Now the Lord will also help us carry burdens, but there are times when the Lord will perform miracles. And I came to understand that there are times when the Lord literally may intervene to help people along the way. Sometimes it doesn’t happen quickly. When I was in D.C. I got a call from a bishop in Cedar City who said, “There’s a young man who has just been shipped to Walter Reed Hospital. He was in my ward, he was a convert there. And he is not going to make it, but they’ve shipped him from Germany and they wanted him to come to Walter Reed.”

      And so we visited with him. His name was Travis. Travis had been in a Humvee that had hit a mine that had blown up and killed his colleagues, and badly, badly injured him. And we visited with his wife and his young daughter and him in the hospital at Walter Reed that was in our jurisdiction. The doctor says he’s not going to make it, but there were the prayers of family and others and, of course, blessings given.

      Now, six months later, Travis woke up out of a coma, and it was a miracle that he was there, and the doctor said, “This is a miracle. But he’s never going to walk. He’ll just never be able to walk, he’ll never be able to function.” So about six months after that Travis started coming to church in a motorized wheelchair. And then there was this remarkable moment when everybody in the chapel was seated, and the chapel was one where the aisle was down the middle. When everybody knew something remarkable was happening, and quiet came over the chapel and the prelude, and you know that’s unusual. And people began to look around. And as they did they saw coming down on a walker, Travis, limping and struggling, but on his own power, coming to church to sit in with the rest of the congregation.

      I want you to know that the place was enveloped with a spirit that said, it may not always happen, but sometimes miracles happen. And at least the Lord will help us carry these burdens. And so this remarkable experience fed my faith, and helped me to understand better the notion of faith in this process of healing. I just tell you that the gospel changes people, and we all know that. Your president said that 75 percent of you here have probably served missions, or maybe 85 percent. And you’ve seen it happen.

      Let me just tell you about Clarence. Clarence was an alcoholic. He came from North Carolina. His profession was bartender, not really conducive to sobriety. But nonetheless, Clarence began to age, and as he did his wife passed away, younger than she should have. But in 1992 he was watching television. He watched television, there was an ad that came on. It said that he could have a free [set of] scripture and as he sat there he thought, “I have never in my life,” and he was in his late 50s at that time, “I have never in my life been to a church. I need to change this.” And so two missionaries brought the scriptures to him, and he began to sit down and learn it, and he was the first convert in that congregation in D.C. at the, I can’t remember what they called the branch then before it became the Washington D.C. Third Ward.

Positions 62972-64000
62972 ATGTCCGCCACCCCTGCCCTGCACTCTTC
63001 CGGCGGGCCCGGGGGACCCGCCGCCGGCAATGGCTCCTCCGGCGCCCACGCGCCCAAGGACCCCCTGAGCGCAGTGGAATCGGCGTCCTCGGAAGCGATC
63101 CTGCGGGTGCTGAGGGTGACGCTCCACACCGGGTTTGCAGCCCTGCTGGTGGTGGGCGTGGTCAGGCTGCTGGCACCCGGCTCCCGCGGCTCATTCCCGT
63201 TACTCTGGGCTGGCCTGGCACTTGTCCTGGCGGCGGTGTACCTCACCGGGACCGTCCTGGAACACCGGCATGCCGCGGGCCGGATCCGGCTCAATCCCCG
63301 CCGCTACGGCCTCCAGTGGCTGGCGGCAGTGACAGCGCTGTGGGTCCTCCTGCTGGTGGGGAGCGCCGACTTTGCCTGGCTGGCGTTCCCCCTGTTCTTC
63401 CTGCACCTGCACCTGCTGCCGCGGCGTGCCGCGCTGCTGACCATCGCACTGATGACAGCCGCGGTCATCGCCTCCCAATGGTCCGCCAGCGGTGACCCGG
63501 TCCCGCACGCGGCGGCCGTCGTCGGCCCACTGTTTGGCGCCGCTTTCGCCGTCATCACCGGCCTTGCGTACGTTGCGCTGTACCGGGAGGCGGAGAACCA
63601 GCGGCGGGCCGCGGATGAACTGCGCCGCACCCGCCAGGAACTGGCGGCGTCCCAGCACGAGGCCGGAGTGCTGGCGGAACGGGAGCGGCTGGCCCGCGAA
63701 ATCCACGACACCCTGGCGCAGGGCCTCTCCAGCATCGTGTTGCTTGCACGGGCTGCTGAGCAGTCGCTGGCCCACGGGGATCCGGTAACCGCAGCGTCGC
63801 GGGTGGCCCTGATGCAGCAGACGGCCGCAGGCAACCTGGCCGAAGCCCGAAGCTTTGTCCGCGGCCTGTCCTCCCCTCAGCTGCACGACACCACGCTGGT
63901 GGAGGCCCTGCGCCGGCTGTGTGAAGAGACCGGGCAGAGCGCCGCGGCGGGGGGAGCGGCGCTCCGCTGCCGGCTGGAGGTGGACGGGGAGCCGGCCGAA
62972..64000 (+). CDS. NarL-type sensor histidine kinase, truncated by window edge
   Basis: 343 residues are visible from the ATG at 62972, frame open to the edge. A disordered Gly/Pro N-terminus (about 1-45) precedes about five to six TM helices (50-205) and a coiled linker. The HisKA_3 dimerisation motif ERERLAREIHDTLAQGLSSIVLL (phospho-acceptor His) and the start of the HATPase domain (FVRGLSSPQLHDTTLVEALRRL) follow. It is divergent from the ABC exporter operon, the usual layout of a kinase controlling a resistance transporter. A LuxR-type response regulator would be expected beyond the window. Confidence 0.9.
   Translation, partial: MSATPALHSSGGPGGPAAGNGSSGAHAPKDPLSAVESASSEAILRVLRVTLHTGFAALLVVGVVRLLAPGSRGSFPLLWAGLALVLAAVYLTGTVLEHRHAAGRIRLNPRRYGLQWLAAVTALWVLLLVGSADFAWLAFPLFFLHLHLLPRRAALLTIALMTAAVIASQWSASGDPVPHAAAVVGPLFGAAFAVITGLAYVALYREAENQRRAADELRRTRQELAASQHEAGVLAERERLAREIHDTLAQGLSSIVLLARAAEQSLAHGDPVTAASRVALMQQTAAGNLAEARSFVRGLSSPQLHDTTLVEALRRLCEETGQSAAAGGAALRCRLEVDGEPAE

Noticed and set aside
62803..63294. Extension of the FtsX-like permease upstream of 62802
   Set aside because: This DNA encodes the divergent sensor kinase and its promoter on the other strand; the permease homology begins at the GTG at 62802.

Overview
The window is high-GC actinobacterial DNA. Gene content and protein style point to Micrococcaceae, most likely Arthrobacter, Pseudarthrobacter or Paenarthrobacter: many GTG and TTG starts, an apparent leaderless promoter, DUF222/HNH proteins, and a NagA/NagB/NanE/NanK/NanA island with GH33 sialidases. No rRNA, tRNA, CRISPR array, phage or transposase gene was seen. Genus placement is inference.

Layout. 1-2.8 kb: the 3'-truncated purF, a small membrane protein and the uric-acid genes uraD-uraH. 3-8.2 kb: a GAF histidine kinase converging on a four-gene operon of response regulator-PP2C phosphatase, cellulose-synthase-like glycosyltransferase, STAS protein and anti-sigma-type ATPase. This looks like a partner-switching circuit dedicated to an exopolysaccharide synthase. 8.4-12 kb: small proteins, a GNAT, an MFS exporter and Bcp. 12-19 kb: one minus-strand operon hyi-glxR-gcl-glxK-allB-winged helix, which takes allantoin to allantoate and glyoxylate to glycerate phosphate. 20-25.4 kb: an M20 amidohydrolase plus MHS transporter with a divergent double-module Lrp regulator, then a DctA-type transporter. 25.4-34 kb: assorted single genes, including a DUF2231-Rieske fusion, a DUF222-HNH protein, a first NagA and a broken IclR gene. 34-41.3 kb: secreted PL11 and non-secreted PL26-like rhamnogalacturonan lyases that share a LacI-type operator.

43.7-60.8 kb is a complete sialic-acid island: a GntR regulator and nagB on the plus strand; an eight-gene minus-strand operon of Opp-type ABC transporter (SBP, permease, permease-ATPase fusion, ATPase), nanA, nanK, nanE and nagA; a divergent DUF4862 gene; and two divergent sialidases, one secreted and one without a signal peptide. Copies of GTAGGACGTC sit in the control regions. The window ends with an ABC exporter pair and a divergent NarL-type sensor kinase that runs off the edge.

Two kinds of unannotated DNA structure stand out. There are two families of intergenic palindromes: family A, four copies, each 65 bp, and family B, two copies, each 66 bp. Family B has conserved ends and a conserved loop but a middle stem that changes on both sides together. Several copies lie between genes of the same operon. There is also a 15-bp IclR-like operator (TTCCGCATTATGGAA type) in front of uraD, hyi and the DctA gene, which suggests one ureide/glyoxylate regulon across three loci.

But the thing that was remarkable was that he never missed a meeting. He was there for the next 20 years, and probably 18 years, and he never missed. And the only time he missed was for a family reunion and to go do family history. But he was a quiet man and frankly all of the jokes that he used to tell about the bishop that was going to be Bishop Romney if President Romney were elected really were about me. Because the White House was in our boundaries, and I thought Clarence would be the perfect person to home teach President Romney if he’d been elected.

      But one of the times I asked Clarence, I said, “Clarence, you need to tell your story.”

      He said, “Bishop, I can’t. I’d freeze up on you. There’s no way I can talk in front of an audience.” But one day Clarence went home quietly and lay in bed and fell asleep for good. And I met with his family, a large African-American family that had come up from North Carolina. And this is what they said: None of them were Latter-day Saints.

      My wife and I met with them. And they said, “We want you to do this funeral exactly the way Latter-day Saints do this funeral. You took a miserable man and your church helped him become our favorite uncle. He is a good man now, and he wasn’t before. And this that you’ve done has changed him. Please let us be part of this and let us have this burial be the way your traditions dictate, not the way ours do.”